One hundred consecutive patients (excluding pregnant/lactating females and children aged ≤12 years) of chronic urticaria (defined as recurrent urticaria occurring at least twice a week for a minimum of 6 weeks) attending the Outpatient Dermatology Department were enrolled between August 2007 and July 2008 for ASST. Patients having acute urticaria, urticarial vasculitis, physical urticaria (diagnosed on the basis of history/provocation tests) or other systemic diseases known to cause urticaria were also excluded. An ASST was performed after the patients were off antihistamines for 3 days (7 days for long-acting antihistamines and 2 weeks for doxepin), corticosteroids or immunosuppressive agents (for 6 weeks to 3 months) as per the procedure described previously. [3],[4],[5] The test was not performed over the areas involved by wheals in the last 24 h. The ASST was considered positive when the average diameter of the autologous serum-induced wheal was >1.5 mm of the saline-induced wheal and the redness of the autologous serum-induced wheal matched that of the histamine-induced wheal [Figure 1]. Age, sex, age of onset, duration, frequency of episodes, number and distribution of individual urticarial wheals or angioedema and systemic manifestations recorded at enrollment were analyzed in relation to the ASST results. Symptoms and signs were graded on the basis of the modified urticaria activity score [Table 1]. [6] The Chi Square and Fischer's exact tests were used for categorical variables and the Mann-Whitney non-parametric test was used for the other variables that were not distributed normally. P <0.05, calculated at the 5% level (95% confidence limit), was considered to be statistically significant.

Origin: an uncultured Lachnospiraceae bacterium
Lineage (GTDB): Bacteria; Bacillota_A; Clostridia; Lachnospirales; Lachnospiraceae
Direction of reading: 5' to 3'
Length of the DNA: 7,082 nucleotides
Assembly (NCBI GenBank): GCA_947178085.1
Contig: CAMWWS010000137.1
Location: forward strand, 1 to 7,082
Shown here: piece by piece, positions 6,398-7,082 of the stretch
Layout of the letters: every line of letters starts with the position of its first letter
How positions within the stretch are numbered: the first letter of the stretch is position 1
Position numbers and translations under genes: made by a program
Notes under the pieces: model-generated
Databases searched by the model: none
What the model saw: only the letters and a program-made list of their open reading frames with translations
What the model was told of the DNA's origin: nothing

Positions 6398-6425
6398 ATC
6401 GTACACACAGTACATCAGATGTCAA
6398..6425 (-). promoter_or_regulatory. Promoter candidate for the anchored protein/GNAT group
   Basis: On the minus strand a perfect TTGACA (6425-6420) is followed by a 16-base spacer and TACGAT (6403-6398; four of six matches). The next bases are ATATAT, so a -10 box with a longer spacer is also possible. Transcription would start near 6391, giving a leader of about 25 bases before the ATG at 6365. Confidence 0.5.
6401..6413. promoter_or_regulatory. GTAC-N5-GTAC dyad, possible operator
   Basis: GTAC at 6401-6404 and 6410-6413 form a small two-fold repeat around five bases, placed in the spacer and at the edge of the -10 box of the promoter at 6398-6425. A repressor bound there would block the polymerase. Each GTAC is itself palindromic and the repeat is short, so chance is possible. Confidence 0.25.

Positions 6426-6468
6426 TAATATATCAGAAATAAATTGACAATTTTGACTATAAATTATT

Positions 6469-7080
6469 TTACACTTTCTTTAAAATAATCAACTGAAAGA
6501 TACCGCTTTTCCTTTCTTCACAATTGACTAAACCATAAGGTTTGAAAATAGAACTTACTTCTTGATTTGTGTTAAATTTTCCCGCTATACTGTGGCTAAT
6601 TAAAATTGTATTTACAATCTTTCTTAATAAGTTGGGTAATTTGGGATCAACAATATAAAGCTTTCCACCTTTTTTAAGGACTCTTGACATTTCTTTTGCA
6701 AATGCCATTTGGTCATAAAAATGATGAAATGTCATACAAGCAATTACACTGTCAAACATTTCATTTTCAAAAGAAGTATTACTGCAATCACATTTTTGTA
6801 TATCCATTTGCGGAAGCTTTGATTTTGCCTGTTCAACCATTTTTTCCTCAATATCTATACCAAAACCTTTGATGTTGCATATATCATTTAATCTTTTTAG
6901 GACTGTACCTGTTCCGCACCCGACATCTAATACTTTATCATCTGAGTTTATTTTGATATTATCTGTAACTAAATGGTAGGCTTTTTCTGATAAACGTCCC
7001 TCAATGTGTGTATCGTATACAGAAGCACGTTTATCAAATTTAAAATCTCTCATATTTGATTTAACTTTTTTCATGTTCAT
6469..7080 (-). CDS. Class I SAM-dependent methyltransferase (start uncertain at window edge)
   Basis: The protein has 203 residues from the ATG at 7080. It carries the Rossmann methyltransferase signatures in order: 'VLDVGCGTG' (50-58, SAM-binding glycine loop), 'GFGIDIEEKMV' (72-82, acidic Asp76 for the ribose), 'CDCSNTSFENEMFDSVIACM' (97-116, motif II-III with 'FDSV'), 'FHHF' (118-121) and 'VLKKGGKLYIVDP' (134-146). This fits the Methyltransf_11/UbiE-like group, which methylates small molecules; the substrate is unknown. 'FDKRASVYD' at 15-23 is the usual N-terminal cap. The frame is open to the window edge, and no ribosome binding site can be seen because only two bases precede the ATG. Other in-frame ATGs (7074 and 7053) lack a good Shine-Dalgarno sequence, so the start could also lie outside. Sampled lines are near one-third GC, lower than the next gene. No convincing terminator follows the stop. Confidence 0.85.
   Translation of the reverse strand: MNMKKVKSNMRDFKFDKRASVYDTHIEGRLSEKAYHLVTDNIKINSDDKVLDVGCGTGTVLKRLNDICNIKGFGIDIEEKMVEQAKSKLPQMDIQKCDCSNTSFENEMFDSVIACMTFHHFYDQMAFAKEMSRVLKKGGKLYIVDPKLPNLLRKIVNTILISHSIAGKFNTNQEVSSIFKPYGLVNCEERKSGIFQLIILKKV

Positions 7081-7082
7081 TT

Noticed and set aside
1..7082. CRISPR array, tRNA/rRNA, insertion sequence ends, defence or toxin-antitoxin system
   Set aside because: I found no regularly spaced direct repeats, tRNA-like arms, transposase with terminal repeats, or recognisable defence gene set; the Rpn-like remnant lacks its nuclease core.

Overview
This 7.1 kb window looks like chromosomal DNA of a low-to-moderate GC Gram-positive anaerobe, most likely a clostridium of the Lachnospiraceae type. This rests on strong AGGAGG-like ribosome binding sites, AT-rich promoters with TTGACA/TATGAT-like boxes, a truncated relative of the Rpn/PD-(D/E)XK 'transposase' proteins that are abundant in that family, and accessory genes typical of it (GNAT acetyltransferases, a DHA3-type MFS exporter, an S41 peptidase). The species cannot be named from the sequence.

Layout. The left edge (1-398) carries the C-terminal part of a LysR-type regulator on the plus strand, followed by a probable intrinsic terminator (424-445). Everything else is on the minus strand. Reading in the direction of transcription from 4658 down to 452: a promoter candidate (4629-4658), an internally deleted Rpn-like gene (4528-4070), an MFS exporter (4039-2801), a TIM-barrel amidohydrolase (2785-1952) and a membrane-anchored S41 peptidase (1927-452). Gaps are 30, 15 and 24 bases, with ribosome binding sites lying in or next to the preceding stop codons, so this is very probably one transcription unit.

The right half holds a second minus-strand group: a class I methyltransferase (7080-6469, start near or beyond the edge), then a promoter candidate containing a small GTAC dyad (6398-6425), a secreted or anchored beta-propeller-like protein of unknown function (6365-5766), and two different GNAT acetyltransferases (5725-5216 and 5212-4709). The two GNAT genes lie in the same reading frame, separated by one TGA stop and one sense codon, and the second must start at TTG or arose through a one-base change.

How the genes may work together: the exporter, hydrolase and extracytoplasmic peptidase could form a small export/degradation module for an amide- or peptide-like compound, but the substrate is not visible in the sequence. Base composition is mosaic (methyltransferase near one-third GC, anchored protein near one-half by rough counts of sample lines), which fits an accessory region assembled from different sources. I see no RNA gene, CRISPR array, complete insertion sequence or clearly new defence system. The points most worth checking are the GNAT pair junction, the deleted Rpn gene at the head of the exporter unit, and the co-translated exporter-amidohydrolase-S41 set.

Table 1: Urticaria activity score

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Figure 1: A positive autologous serum skin test. The seruminduced wheal has a diameter ≥1.5 mm of the saline-induced wheal and the redness score =2 (compared with the histamineinduced redness) at 30 min

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  Results Top